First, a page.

A far-right French mayor has been fined 2,000 euros for inciting hatred, after declaring that there were too many Muslim children in his local schools.
Robert Menard, mayor of the southern town of Beziers, is an ally of the anti-immigrant National Front party.
On 1 September 2016, France's first day back at school, he tweeted that he was witnessing the "great replacement".
The divisive term is used to describe the alleged eviction of France's white Christian population by migrants.
On 5 September Menard said on LCI television: "In a class in the city centre of my town, 91% of the children are Muslims. Obviously, this is a problem. There are limits to tolerance."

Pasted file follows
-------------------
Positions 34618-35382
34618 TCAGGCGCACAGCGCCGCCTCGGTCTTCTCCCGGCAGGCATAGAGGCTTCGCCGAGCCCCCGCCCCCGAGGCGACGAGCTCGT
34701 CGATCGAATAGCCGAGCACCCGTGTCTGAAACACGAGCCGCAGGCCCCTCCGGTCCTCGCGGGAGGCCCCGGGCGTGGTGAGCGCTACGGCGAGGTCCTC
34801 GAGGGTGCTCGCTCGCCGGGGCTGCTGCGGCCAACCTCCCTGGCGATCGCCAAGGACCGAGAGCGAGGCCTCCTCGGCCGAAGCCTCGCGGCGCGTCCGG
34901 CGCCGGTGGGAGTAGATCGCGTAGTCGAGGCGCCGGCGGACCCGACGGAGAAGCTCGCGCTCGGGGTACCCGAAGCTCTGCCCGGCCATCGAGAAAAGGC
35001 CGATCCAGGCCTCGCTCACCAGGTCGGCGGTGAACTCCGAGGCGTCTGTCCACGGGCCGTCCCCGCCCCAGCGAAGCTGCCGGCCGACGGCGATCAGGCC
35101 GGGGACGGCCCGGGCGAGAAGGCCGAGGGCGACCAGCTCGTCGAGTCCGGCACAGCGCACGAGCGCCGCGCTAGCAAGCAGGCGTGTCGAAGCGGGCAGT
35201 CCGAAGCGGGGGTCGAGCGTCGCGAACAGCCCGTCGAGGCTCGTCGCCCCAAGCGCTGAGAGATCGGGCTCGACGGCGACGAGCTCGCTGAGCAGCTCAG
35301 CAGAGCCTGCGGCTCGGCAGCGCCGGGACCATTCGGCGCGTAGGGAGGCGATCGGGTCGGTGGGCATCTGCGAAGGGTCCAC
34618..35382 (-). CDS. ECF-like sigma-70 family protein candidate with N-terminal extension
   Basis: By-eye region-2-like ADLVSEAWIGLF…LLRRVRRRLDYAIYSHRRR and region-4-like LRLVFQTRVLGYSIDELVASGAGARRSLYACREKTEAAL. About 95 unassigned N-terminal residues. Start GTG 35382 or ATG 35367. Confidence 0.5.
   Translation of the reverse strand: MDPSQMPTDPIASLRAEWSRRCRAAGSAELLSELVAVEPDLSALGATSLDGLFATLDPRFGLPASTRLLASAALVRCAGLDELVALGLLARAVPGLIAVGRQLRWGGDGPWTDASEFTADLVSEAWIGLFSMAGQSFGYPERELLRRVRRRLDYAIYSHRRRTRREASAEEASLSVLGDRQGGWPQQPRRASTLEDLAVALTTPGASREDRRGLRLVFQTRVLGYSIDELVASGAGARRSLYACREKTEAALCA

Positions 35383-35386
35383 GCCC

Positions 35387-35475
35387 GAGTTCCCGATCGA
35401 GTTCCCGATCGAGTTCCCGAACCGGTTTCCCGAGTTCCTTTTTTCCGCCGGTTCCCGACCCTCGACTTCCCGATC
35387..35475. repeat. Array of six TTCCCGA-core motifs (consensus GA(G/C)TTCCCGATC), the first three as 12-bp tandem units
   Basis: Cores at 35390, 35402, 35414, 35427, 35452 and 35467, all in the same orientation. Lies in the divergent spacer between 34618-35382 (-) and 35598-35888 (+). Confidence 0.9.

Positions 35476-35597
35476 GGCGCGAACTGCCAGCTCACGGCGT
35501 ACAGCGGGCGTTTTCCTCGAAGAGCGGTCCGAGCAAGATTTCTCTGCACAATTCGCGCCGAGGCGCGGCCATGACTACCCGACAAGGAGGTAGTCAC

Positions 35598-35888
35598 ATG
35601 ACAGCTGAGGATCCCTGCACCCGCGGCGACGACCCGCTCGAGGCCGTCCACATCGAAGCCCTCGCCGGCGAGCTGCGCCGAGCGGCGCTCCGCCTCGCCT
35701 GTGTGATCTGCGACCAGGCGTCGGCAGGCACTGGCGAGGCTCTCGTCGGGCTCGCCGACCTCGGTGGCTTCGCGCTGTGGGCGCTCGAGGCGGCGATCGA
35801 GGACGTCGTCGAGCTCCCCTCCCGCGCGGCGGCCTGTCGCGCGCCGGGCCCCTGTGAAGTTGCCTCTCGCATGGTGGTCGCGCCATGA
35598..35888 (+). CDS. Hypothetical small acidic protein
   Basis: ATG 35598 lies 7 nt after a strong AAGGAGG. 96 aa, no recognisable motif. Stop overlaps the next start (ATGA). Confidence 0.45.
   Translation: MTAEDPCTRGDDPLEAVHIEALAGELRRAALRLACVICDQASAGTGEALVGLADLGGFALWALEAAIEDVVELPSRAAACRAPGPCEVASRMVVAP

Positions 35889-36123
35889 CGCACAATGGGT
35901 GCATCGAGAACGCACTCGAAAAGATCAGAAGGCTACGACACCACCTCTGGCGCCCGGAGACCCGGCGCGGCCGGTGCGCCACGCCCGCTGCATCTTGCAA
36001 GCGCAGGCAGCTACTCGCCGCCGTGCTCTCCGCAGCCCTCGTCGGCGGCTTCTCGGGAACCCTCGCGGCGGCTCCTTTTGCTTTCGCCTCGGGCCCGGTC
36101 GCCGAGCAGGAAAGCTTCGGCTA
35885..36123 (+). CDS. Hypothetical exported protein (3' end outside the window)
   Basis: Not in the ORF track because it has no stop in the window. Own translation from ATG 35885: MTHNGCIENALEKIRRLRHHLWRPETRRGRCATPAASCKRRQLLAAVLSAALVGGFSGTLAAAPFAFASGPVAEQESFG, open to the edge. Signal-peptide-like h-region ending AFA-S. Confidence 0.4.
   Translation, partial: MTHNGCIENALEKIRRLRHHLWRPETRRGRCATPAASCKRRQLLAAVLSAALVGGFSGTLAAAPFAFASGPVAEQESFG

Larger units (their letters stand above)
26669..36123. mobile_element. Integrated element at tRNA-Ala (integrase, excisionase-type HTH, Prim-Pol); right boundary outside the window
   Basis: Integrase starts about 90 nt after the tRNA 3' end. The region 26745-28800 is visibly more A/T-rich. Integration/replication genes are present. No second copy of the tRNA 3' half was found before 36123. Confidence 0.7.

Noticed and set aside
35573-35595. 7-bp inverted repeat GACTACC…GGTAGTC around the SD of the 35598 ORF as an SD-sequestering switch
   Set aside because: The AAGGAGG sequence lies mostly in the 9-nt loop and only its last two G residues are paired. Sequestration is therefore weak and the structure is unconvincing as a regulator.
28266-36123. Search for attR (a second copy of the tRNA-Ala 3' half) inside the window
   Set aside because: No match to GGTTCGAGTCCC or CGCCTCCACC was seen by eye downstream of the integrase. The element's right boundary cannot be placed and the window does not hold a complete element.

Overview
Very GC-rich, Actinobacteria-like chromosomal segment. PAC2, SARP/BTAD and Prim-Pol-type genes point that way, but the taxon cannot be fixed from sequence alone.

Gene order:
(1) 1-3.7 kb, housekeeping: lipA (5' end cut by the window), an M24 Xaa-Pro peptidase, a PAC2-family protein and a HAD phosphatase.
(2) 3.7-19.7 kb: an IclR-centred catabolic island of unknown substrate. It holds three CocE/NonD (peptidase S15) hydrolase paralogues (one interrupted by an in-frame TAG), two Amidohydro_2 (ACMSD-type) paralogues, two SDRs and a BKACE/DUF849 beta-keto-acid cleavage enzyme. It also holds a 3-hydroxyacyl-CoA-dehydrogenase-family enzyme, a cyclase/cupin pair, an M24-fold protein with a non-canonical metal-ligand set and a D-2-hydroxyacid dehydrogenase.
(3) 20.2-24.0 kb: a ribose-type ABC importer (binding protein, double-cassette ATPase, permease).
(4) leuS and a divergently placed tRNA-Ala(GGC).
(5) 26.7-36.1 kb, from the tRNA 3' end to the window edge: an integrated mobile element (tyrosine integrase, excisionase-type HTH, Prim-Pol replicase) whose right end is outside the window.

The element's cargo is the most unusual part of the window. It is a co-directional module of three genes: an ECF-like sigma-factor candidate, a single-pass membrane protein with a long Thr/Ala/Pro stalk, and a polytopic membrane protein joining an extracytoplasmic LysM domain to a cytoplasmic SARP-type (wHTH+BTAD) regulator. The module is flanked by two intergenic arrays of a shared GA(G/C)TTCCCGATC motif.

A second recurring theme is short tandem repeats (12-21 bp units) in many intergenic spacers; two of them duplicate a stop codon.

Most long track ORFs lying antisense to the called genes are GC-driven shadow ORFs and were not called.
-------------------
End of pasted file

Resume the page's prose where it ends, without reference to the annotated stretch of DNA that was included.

French law prohibits data based on people's religious beliefs or ethnicity.
Menard defended his comments, saying: "I just described the situation in my town. It is not a value judgement, it's a fact. It's what I can see."
In addition to the fine, a Paris court awarded €1,000 (£850; $1,100) in court costs to anti-racist groups that had brought the case.
The fine was higher than the €1,800 called for by the public prosecutor, who said Menard had "pointed the finger at kids, whom he describes as a weight on the national community".
Menard says he will appeal against the ruling.
Mr Menard, a fierce critic of immigration, is an independent politician who is supported by the far-right National Front (FN).
Far-right leader Marine Le Pen is due to face centrist candidate Emmanuel Macron in the second round of a presidential election on 7 May.
She has temporarily stood down as president of the National Front, in an attempt to brand herself as the "candidate of the people".